In the days immediately after Jacquier’s death, Quai d’Orsay diplomats had spoken with the press to arrange that it would avoid mentioning for a few days the likely hypothesis that Jacquier had died in an “opposition” attack, thus implicitly blaming Assad. However, two days before the publication of Naïssé’s article, the responsibility of the “opposition” for Jacquier’s death had been confirmed.
If Naïssé nevertheless described the origin of the attack on Jacquier as being “unknown”, he is clearly not averse to misinforming his readers, in order to incite them to blind anger against the Syrian regime. The purpose of Naïssé’s falsification was to leave the reader politically at the mercy of the bourgeois press, which is attempting to prepare public opinion for an imperialist intervention in Syria.
Although the NPA, for the moment, says it is against a military intervention, because this is not yet openly called for by the Syrian opposition, it nevertheless is trying to convince its readers to support the opponents of the Syrian regime, and behind them, NATO’s manoeuvres to overthrow Assad. The NPA would doubtless be delighted with the overthrow of Assad by NATO, as was the case with Libyan ruler Muammar Gaddafi on August 22—when the NPA declared “Gaddafi overthrown, the people’s turn to decide.”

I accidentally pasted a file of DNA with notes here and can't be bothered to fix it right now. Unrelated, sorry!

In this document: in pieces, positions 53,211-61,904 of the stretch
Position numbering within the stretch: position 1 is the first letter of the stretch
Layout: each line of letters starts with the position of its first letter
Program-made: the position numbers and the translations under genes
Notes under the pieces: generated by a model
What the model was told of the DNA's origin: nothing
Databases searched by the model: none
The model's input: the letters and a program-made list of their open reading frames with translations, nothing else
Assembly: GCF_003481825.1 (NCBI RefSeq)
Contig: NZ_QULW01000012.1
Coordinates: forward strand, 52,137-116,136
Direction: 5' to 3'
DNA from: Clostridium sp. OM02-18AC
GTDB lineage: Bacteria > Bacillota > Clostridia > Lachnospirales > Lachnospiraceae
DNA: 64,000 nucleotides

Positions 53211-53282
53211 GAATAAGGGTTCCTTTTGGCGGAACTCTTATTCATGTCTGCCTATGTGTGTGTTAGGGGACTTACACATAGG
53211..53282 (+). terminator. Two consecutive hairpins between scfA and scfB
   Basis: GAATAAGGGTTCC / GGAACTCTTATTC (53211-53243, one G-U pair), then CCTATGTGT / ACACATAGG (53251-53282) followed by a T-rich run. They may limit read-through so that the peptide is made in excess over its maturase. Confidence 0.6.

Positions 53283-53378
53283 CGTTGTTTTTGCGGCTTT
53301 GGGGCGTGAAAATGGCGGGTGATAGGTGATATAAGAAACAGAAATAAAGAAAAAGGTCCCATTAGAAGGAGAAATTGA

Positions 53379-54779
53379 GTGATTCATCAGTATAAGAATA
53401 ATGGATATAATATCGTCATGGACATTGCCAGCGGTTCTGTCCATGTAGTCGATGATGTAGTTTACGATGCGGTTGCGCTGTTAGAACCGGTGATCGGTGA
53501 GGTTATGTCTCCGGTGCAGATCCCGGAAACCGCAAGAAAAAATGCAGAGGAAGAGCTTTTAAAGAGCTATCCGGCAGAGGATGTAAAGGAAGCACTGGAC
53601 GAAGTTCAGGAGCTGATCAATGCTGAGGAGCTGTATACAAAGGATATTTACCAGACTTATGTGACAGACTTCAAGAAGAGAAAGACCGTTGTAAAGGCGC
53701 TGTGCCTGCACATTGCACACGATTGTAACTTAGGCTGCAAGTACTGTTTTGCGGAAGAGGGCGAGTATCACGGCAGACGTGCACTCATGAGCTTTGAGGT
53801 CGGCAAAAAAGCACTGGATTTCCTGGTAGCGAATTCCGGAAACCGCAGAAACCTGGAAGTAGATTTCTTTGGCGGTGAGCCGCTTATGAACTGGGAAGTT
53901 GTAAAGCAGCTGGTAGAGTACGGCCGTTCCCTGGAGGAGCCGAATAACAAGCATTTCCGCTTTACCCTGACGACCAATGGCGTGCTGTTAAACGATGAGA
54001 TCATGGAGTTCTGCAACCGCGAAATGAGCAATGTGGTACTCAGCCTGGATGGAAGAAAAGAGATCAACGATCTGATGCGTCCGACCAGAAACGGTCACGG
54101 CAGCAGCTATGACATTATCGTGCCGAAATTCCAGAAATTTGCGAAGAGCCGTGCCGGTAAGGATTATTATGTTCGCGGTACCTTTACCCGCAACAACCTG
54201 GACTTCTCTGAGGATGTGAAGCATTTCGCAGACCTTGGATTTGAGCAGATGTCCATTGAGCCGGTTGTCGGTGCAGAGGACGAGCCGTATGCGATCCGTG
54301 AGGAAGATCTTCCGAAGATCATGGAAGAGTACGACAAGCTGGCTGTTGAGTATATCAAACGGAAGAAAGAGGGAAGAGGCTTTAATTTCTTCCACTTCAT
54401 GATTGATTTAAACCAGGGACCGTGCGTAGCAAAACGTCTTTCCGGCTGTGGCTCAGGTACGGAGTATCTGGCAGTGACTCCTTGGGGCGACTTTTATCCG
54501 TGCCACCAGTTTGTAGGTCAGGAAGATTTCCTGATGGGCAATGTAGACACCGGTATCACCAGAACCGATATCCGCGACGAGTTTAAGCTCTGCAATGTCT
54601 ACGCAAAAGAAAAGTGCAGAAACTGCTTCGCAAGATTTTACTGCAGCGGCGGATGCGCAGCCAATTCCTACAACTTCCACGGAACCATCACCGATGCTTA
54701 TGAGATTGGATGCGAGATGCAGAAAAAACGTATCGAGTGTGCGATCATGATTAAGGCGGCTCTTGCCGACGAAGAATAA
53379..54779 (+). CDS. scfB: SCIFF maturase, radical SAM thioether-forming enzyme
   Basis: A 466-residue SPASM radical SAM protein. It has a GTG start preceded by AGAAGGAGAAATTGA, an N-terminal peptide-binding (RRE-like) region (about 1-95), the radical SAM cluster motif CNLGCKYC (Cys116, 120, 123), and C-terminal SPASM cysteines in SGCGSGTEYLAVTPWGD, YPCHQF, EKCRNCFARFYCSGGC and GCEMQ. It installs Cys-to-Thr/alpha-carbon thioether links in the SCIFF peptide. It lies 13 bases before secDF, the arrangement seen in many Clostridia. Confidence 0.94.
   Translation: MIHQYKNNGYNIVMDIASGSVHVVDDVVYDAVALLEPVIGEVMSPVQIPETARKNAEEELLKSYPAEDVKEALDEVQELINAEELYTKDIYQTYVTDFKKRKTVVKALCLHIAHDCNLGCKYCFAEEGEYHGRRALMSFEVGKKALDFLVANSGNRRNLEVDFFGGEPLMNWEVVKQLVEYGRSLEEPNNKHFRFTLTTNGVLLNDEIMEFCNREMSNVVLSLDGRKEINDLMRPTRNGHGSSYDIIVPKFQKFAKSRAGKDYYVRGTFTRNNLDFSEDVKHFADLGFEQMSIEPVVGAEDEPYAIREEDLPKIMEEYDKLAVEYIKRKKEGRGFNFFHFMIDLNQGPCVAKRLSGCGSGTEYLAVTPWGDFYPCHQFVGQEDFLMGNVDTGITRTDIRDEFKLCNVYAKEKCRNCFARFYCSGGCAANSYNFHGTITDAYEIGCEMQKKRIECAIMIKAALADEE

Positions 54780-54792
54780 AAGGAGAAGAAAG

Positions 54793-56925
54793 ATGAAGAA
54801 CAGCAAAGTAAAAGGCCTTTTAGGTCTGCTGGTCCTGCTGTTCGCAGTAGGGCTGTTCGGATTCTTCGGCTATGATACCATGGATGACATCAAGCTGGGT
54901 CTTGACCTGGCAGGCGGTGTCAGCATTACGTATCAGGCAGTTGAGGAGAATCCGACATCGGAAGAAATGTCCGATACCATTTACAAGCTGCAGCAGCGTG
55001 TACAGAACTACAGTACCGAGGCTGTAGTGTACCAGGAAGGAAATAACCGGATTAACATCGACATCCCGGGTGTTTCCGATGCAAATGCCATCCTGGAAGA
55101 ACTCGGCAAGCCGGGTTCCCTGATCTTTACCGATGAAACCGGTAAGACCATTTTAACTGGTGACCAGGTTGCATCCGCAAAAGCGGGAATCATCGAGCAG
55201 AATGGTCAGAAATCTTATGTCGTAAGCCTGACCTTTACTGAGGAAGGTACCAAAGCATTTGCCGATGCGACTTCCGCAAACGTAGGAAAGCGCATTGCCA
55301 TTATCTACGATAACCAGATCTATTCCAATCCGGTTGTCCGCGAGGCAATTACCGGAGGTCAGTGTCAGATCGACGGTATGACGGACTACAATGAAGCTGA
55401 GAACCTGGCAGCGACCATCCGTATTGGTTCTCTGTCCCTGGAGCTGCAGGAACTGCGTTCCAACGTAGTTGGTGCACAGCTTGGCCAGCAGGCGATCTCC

This was a reactionary lie. In fact, Libya and its oil resources are now in the hands of NATO, US and European oil companies, and a puppet Islamist regime.
Just as in Libya, the NPA is lending a pseudo-revolutionary gloss to right-wing forces. It talks of the “revolutionary masses” and the “general strike” in describing the operations of NATO’s proxy forces in these wars, while in fact these proxies are armed groups carrying out attacks and bombings.
In the aftermath of the fall of Gaddafi in Libya under NATO bombing, the NPA declared: “A new life is opening up for the Libyan people. Freedom, democratic rights, and the enjoyment of the wealth from natural resources for the satisfaction of the people’s basic needs are now the order of the day.” In fact, the NPA was lying when it said the resources would go to the Libyans.